It helps the run to smell better, helps the poop to decompose, keeps the chickens from getting bored and pecking each other, and they enjoy pecking through the rubbish.

#10 – Let Animals Do the Work

This is something that I learned from Joel Salatin. Why do the heavy lifting for a task that an animal would be more than happy to do for you? Do you really need to spend time turning your compost pile when a chicken will happily work at it all day for you for free?

Is there any need for you to spend your time attempting to dig up stumps when a pig will do so with ease, provided you dig a series of small holes around the stump and fill them with corn? There are many areas where animals can truly save you a lot of labor and have an absolute blast in the process.

Other examples that I can think of off the top of my head (that I’ve actually used) are:

  • Letting goats clean out the brush in an area for you
  • Letting a pig plow a clay field for you so that you can sow grass seed
  • Getting a cat to hunt mice so that I don’t have to constantly set traps around my chicken feed supply
  • Letting animals fertilize an area so that you don’t have to
  • Letting animals eat in areas that you don’t feel like weed eating.

An animal is in a constant search for food, and they all have different ways in which they seek to do so.

Think through what the animals on your homestead enjoy doing inherently and figure out how they can use those instincts to decrease your workload around the homestead.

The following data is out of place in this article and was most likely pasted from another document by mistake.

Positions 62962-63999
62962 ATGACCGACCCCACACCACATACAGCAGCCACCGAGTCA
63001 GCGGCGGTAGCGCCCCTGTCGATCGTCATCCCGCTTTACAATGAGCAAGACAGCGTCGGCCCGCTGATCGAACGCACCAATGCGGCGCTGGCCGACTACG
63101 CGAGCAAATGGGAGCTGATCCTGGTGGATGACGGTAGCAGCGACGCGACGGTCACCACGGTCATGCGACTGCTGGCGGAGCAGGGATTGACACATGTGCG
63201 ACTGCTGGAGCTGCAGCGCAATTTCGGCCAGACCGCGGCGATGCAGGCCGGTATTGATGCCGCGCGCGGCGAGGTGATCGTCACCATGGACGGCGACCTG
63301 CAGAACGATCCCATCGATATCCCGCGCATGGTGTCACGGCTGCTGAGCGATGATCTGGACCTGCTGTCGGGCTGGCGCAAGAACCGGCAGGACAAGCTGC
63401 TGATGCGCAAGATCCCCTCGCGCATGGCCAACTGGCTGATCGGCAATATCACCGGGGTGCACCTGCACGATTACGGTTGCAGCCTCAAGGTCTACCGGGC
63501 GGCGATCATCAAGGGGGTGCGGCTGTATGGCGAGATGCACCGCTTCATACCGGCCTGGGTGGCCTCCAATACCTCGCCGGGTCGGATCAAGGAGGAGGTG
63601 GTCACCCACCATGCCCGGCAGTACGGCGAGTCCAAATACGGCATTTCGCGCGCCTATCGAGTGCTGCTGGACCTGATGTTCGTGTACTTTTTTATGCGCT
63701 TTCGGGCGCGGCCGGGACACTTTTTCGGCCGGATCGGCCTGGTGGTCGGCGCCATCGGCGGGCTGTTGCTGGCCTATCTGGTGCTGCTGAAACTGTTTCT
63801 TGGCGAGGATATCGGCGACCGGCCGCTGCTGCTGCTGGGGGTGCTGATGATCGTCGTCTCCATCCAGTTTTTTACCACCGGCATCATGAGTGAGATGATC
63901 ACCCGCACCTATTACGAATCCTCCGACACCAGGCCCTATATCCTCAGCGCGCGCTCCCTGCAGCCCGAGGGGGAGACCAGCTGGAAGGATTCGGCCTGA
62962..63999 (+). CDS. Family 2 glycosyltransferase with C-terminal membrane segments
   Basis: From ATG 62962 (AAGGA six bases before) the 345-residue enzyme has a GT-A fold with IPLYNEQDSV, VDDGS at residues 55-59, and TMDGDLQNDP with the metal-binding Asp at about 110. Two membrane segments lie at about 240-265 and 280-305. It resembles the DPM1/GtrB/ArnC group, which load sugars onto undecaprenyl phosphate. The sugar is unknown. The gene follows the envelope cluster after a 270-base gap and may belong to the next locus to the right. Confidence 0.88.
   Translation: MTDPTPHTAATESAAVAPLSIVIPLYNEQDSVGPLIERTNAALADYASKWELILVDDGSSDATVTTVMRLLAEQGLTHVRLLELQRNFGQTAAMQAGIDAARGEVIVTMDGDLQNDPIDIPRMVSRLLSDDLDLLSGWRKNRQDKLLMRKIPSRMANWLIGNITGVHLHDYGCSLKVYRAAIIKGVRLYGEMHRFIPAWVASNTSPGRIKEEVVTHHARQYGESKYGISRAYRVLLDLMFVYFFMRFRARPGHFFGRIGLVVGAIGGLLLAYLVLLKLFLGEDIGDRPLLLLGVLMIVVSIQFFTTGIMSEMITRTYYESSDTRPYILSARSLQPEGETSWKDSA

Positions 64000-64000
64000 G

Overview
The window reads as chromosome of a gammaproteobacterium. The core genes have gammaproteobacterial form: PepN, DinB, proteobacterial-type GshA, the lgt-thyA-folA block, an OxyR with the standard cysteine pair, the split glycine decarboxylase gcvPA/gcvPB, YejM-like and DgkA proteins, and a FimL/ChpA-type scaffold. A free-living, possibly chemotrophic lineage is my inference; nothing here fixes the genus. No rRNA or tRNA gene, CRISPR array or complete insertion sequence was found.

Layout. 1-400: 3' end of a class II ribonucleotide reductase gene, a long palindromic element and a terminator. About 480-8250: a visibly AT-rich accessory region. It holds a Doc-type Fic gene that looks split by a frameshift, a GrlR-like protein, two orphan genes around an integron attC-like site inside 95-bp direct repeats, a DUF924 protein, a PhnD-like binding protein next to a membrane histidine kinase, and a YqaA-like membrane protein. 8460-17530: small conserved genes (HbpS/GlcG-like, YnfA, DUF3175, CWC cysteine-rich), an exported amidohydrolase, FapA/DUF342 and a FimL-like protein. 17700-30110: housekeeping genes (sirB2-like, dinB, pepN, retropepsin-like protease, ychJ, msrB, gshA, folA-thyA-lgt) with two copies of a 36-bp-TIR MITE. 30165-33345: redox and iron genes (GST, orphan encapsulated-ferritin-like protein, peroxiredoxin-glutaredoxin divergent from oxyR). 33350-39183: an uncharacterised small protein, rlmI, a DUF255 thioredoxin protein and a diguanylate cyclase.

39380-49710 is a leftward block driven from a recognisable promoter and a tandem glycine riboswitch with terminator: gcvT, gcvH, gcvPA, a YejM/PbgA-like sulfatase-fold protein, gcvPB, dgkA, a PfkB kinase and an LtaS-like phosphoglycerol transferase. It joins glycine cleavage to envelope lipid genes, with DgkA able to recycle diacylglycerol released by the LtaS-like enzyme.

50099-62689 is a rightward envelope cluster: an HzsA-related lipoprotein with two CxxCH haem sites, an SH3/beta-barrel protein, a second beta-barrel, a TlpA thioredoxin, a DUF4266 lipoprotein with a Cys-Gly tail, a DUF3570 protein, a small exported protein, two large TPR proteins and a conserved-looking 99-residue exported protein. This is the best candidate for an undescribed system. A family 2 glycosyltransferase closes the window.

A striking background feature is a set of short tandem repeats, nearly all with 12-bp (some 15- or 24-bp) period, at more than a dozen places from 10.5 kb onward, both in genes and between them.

#11 – Utilize Square Foot Gardening

I feel like a parrot sometimes when it comes to square foot gardening, constantly harping about its benefits. But the truth is square foot gardening works – and can save you a lot of time.

You can quickly grow more food in less space using this method, and due to the smaller sizes of each particular plot, getting to where you need to weed is a lot easier of a process as well.

There’s less space you have to move to weed a square foot garden than you would with the same number of plants grown in a row fashion, and as a result, it can save you quite a bit of time. I highly recommend looking into it.

Homesteading Chores Time Saver Summary

This is by no means a comprehensive list of what you need to do to save your time and energy around your homestead, but it’s most certainly a place to start. Time is like your savings account. Eventually, it adds up.

By utilizing the above ideas, you’ll run a much more efficient and much less labor-intensive homestead than you had before.

Are there other time-saving tips that you’ve discovered that weren’t listed above? Have you utilized any of the above on your own homestead? Let us know in the comments below!